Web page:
Building out your websites navigation can be tricky. The larger a site gets, the more difficult it can be to determine what elements are navigation-worthy, and which are not.
Many sites are tempted to get everything shoved into the top-level navigation (enter: mega menu!) with the idea that you’re making it easy for the customer to find what they want because the info they want has to be in there… somewhere.
The usability of mega menus is suspect. At best, they are a better solution for a worse problem, but they come with their own set of issues that impede the visitor’s ability to interact with your website.
So when you can’t put a link to every page in your navigation, that means something has to be cut. But what?
There are to basic types of information that must be provided in your website’s navigation:
- Company-focused links (about us, contact us, guarantees, etc.)
- Customer-focused links (all product and service related pages)
Add those all up, and you have a lot of pages, even if you’re not linking to every single page of your site. If the mega menu isn’t the solution, the next most common “solution” is even worse: Focusing on the company!
You’ve seen these menus (if you don’t have one yourself), where all but one link in the navigation is company focused. And the one link that isn’t is where all the product and service information is buried.
Curious. If your visitors come to your site looking for solutions, why does 90% of your navigation focus on everything but that?
I’m not saying you shouldn’t have that info, it just shouldn’t be the most prominent part of your navigation. Your navigation should primarily be customer focused.
Primary Navigation Focuses on Customer Solutions
The vast majority of your navigation real estate should focus on your product or services. If you’re a small company, you might very well be able to link to each product in your navigation. However, once you have more than half a dozen products or services, there is a good chance they can be segmented into distinct categories.
Take a look at the navigation structure of our site. You can see that the dominant navigation focuses on the services we offer. These don’t represent every service, but the main service categories.
One of the reasons we take this approach is so that every visitor can see exactly the type of services we offer with a single glance. It doesn’t matter what page they landed on, just looking at the navigation confirms that they are on the site of a digital marketing provider. They don’t have to click, search or even hunt for that information, it’s confirmed the moment they look at the navigation.
Using keyword research, you’ll want to find the best search phrases that represent each category of your products or services. Remember, you want your visitors to see a representation of what you offer using the language that best resonates with how they think of the products or services you offer.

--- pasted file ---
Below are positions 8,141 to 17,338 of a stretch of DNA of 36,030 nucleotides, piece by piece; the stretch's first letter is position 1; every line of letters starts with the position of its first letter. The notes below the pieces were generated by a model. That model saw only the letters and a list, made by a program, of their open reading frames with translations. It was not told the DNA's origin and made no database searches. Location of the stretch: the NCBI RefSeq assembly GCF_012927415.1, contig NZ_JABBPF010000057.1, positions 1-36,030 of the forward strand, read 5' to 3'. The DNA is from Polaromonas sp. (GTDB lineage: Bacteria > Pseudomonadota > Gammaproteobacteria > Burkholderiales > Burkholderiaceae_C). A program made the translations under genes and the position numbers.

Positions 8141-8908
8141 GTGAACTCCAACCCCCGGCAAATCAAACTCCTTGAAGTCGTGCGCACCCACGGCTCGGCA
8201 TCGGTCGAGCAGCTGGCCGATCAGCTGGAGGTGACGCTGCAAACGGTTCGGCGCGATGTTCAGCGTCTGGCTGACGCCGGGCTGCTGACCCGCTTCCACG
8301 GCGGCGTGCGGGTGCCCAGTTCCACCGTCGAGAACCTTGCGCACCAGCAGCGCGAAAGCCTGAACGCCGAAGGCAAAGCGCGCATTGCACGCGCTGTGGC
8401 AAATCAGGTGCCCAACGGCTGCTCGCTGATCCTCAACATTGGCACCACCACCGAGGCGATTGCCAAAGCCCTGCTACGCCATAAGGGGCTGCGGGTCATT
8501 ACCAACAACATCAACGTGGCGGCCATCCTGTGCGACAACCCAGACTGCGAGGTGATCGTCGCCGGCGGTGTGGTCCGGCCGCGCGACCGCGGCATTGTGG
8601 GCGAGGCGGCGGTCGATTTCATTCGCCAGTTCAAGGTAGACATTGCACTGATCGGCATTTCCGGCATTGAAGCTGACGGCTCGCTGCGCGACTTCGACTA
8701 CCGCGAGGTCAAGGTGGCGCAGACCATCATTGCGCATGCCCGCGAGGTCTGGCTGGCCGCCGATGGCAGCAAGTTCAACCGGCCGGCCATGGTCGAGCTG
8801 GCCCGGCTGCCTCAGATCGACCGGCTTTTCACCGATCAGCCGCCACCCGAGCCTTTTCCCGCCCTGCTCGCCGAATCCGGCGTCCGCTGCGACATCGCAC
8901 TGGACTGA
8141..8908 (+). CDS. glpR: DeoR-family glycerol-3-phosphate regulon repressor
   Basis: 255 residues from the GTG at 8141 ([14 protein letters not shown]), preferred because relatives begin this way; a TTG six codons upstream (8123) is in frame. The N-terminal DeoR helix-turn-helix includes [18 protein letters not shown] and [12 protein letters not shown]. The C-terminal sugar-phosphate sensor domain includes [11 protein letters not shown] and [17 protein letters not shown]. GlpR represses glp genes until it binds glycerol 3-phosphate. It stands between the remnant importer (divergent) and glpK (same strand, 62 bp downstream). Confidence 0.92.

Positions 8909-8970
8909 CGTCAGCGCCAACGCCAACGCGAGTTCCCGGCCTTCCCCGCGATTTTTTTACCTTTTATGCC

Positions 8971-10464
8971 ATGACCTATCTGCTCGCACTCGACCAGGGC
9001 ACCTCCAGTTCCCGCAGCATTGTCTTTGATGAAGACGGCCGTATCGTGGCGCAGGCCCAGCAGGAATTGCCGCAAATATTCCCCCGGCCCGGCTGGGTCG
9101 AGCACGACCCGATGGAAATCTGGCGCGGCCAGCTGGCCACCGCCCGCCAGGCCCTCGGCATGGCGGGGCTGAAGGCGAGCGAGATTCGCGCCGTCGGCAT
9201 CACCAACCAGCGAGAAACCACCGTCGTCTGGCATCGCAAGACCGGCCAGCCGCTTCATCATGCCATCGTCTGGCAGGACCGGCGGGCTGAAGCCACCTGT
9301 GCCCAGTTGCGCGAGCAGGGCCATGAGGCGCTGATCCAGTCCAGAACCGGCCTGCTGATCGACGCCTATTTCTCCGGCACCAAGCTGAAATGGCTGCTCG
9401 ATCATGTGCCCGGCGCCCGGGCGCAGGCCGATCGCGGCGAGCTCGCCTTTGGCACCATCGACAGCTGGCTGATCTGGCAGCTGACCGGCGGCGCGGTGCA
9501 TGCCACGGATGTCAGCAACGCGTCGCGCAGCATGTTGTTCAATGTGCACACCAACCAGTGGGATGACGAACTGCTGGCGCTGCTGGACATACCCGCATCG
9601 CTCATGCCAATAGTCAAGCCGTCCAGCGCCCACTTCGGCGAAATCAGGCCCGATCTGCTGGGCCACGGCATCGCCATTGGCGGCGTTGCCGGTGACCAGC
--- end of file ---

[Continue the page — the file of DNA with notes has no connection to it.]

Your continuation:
If you sell clothes for kids, creating navigation groups for “Boys Clothing” and “Girls Clothing” may sound reasonable on the surface, but it doesn’t provide very much detail regarding the type of clothing you offer. Instead, try focusing on your products: Kids Pants, Kids Shoes, Kids Jackets, etc.
Then, each of those categories can have a division for boys, girls, age groups, or whatever your keyword research indicates is relevant. Not only does that allow you to create more focused landing pages, every visitor will know exactly what kind of kids clothing you sell without having to take a single click further.
Your keyword research will play a significant role in helping you determine your category classifications. The most frequently searched phrases are often going to be the best top-level category page names and navigation links. That may not be 100% true 100% of the time, but it’s a great place to start.
Secondary Navigation Focuses on Company Information
Even though directing visitors toward your solutions is the primary responsibility of your navigation, there does come a time where the visitor needs to know more about your company as well.
Company focused navigation provides the “assist” to the conversion. Visitors come and first look at your products and services. Once satisfied that you have what they want, many need to be convinced that you’re the best company to get it from.
This makes About Us and other company-focused pages important. You don’t want to hide links to your contact us page. If you deal with common questions such as shipping costs, return policies, you want those easy to find as well.
Depending on your industry, you may need additional company-focused pages in the navigation for anything about you or your company that you believe is important information for your visitors to have easy access to. But just like with the product/service navigation, once you get more than a few links you need to start categorizing your company information.
You don’t need keyword research to tell you that these are important pages, but keyword research can help you find clever ways to optimize these pages based on the content and what searchers are looking for.
By segmenting your navigation into company vs. customer focuses, what you really end up with is a navigation that is fully focused on the visitor’s primary and secondary needs. And that is a customer focused navigation all the way around.
Checklist to create a customer focused navigation
- Perform keyword research to learn the best terminology to use for your navigation. links
- Segment your pages into company-focused and solution-focused groups.
- Categorize your products and services into a handful of focuses, making these categorizations your primary (most obvious) navigation.
- Do the same for company-focused pages to keep the navigation links for these pages to a minimum.
- Make sure your product/service navigation is larger and more prominent visually.